Why the Philadelphia Eagles revamped their philanthropy playbook - Generocity Philly

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Mar. 8, 2016 12:42 pm

Why the Philadelphia Eagles revamped their philanthropy playbook

Three years ago, Eagles Care decided its traditional model of giving was a little hollow. Here's how they do it now.

The Linc.

(Photo by Flickr user felicito rustique, jr., used under a Creative Commons license)

Three years ago, the Philadelphia Eagles made some significant changes to their organization.

Fans are most familiar with the coaching and subsequent personnel changes that arguably turned out to be little less than disastrous. But they might not be familiar with changes that occurred off the field: an overhaul of the Eagles’ approach to philanthropy.

“We got this opportunity that doesn’t come along often, which is to sit down and rethink how we were doing our community relations,” said Community Relations Director Julie Hirshey. “Our leadership said, ‘If you could change the way you do community relations, what would you do and how would you do it?'”

A lot of time and money had been donated to a number of nonprofits, as is the traditional philanthropic model for teams in the National Football League, Hirshey said, but the impact wasn’t nearly what the organization felt it could be.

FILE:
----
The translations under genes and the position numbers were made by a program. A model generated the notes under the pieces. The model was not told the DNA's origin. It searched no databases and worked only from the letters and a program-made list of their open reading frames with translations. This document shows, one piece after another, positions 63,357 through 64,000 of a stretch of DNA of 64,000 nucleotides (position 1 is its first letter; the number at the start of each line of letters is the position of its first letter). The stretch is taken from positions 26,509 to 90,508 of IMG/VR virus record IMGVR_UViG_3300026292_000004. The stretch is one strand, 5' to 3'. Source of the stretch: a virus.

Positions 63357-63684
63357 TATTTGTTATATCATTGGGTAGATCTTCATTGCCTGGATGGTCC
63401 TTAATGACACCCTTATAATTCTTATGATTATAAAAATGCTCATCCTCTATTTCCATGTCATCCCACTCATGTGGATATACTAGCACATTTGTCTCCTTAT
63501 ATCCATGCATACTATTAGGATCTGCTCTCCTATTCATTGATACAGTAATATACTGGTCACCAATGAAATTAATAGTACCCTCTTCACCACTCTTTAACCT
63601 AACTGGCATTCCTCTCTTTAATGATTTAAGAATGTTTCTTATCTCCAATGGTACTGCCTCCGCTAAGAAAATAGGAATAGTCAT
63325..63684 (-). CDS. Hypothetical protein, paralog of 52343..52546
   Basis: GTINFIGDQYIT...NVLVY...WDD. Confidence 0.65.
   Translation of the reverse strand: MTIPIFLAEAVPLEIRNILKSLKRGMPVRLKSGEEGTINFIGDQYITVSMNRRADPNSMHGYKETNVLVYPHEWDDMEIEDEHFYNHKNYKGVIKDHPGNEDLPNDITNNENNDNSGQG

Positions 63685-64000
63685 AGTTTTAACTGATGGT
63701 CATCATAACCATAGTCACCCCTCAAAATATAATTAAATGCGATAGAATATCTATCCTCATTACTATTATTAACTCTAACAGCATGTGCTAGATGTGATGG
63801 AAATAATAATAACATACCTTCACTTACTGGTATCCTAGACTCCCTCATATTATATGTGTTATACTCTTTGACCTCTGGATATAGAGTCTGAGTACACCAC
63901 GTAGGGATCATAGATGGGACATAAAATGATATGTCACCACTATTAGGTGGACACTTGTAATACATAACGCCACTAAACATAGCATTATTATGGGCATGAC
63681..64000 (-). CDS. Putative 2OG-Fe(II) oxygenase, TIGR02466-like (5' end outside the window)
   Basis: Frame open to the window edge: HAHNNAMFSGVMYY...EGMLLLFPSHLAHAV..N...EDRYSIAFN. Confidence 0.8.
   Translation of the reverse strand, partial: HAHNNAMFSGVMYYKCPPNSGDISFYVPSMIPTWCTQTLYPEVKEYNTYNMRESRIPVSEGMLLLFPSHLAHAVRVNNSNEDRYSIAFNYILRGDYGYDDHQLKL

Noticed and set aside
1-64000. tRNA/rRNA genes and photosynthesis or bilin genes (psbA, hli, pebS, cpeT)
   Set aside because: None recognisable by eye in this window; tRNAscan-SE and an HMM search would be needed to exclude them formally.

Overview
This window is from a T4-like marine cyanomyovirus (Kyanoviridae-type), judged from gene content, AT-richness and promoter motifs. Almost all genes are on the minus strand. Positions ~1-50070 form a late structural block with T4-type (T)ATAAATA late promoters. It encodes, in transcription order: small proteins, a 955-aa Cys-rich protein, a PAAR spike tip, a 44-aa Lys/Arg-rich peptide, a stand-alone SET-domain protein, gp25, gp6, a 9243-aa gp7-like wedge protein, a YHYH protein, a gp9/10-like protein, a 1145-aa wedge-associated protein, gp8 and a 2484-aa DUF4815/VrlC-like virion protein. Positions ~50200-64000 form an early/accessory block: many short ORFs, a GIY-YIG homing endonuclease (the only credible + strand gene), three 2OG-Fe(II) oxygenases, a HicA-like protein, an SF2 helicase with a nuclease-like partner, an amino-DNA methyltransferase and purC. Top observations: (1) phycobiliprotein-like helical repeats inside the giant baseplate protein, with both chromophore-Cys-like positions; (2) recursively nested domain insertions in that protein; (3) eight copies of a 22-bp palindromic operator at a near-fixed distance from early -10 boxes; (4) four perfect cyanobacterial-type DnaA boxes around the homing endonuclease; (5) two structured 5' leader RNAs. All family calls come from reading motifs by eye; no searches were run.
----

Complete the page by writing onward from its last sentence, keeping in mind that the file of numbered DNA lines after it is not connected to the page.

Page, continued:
So, it built a strategy that no other team in the league has quite caught on to yet: Instead of giving the traditional assets you’d probably associate with a football team — large sums of money, autographed jerseys and helmets — Hirshey said the team’s community relations squad re-evaluated what they have to give and saw an opportunity to add value outside of monetary donations.

Now, in addition to their traditional charitable giving, the Eagles partner with five nonprofits every year and provide skills training and capacity-building services. It’s called Eagles Care.

“Our staff love it,” said Hirshey. “It’s really an opportunity for them to give back in a very meaningful way. They are really impacting the capacity of these organizations and making them better.”

For example: If a partner nonprofit is new to customer relationship management (CRM) software, the Eagles will have their Salesforce manager show them the ropes. One partner needed a new conference table — another education nonprofit needed a wall built to create two rooms from one.

“You wouldn’t think to ask a football team for that,” Hirshey said. “Overhead in itself is not bad. We want to be giving in that space. Everything we give is unrestricted.”

Applications are open now for nonprofits to become Eagles Care partners. They need to be a registered 501(c)(3) with a budget under $10 million and at least one full-time staff member.

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There’s still opportunity to work with Eagles Care for nonprofits that don’t make the cut. Every year, the team hosts Eagles Care Summit — a free conference offering growth opportunities for nonprofit staff ranging from leadership development to media training.

This year, the Summit will be at Lincoln Financial Field on March 31 and will feature a keynote from famed TED speaker Dan Pallotta.

“The Summit is an extension of the spirit of Eagles Care,” Hirshey said. “It’s within the spirit of Eagles Care to build the capacity of the nonprofits attending by putting people who are doing the same job as them or teaching the same job as them in front of them for a day of learning.”

So far, Hirshey said, the team’s new approach to philanthropy has made a world of difference.

“What we really aim to do is create that partnership, and for us, that’s been the difference maker,” Hirshey said.

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